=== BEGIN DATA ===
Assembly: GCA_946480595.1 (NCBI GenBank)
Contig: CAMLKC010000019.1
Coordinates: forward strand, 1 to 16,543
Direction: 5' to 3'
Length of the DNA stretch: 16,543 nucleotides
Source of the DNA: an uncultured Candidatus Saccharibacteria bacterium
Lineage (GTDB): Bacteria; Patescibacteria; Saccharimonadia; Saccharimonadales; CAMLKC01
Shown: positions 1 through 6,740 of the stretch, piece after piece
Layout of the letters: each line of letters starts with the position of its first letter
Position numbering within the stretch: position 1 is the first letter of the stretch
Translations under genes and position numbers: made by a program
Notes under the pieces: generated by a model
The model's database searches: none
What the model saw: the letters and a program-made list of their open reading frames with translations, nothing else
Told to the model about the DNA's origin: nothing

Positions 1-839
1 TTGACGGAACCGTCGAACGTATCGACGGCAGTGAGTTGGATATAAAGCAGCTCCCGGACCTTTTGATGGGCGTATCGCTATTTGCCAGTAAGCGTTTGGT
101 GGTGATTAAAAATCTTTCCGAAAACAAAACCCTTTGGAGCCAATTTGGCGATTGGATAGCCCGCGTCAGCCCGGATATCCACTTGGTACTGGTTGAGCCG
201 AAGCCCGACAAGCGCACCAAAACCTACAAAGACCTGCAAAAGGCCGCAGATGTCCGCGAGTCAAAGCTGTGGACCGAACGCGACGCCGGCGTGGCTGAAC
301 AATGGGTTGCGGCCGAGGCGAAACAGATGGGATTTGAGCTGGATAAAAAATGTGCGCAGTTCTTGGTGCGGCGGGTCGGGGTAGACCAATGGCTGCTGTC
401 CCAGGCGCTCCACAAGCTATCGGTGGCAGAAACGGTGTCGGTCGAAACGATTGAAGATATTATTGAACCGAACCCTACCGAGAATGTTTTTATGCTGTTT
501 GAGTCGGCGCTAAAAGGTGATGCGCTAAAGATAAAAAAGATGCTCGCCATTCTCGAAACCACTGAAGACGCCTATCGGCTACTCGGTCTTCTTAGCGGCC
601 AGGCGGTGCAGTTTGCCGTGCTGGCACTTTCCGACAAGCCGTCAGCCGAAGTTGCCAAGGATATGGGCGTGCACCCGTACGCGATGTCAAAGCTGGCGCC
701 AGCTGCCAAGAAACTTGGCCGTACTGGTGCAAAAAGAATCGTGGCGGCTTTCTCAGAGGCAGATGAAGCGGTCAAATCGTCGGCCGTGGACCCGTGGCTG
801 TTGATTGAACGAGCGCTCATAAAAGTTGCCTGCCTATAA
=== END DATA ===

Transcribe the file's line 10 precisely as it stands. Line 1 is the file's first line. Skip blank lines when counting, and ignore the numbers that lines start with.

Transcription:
Position numbering within the stretch: position 1 is the first letter of the stretch